Senior Javon McKinnon was a big part of the rotation getting five starts on the weakside. He battle through injuries to finish fourth on the team with 53 tackles in just nine games, but he didn’t do anything to get into the backfield and he didn’t make enough plays when the ball was in the air. At 6-0 and 236 pounds he has great size for the position and fantastic speed. He’s way too athletic to not be more of a disruptive force.

Trying to get healthy and into the starting spot in the middle is sophomore Nathan Herrold, a promising 6-2, 234-pounder who made 41 tackles with a sack before hurting his knee late. He was a tremendous high school player making 379 tackles, and he’ll end up playing at several spots to show off his unlimited range and good tackling ability. He’ll be better with more of the workload on his shoulders.

Projected Top Reserves Until Nathan Herrold is 100% healthy, sophomore Nick Nelms will be used in the middle. He’s undersized at 5-11 and 215 pounds, but he’s feisty and active with ten tackles with an interception. The former high school running back isn’t a blazer, but he moves well.

Darius Glover was all set to start the season last year but he suffered an injury and missed the entire year. He made 54 tackles, with a sack, an interception, and 3.5 tackles for loss in 2008 and was seemingly on the verge of big things on the strongside before getting hurt. Now the 6-1, 220-pound senior is back to be in the rotation with Demerio Davis.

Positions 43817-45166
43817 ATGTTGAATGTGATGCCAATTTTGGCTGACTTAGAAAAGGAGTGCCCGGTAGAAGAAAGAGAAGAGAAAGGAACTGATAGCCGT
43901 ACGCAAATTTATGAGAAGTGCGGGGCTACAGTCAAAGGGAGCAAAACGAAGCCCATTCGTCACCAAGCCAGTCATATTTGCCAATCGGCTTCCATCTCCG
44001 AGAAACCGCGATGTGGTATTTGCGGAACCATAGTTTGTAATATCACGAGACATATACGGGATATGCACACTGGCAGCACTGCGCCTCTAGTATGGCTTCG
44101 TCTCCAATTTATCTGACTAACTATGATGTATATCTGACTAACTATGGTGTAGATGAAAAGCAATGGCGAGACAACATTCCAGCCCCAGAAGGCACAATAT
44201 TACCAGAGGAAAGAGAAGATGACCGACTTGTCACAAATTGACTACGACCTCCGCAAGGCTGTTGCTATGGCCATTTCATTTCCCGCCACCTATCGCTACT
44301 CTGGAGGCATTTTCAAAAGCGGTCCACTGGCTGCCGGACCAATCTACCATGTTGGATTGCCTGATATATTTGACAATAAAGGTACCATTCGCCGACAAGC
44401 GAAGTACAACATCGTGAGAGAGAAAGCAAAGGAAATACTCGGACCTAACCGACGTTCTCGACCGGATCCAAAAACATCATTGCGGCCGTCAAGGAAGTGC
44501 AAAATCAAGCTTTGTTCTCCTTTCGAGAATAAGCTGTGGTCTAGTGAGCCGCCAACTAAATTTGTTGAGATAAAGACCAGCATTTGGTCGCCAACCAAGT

Star recruit Michael Lombardo is a 6-1, 230-pound JUCO transfer who made 59 tackles, seven sacks, and 12.5 tackles for loss for College of the Sequoias. He was an all-state performer out of Jupiter, Florida, but had to junior college to get ready to college, and now he should be a major producer in the middle.

Watch Out For … the second teamers. The first string should be fine, but the backups might be even better. Lombardo is ready to play now and Glover, when he’s right, could be the team’s top tackler.
Strength: Depth. The Red Wolves are loaded with hitters with two good veterans on the outside in Davis and McKinnon and several strong options for the middle. Finding experienced players who can tackle won’t be a problem.
Weakness: Pass defense. This is a quick group that should be decent against short to midrange passing games, but not great. The ASU linebackers are built to stop the run and could get picked apart by any efficient, smart quarterback.
Outlook: Last year’s corps was a strength, and this year’s group has the potential to be even better with two great options for all three spots including three for the middle. While this might not be the Sun Belt’s best group of linebackers, it should be able to clean everything up that the front four doesn’t get to.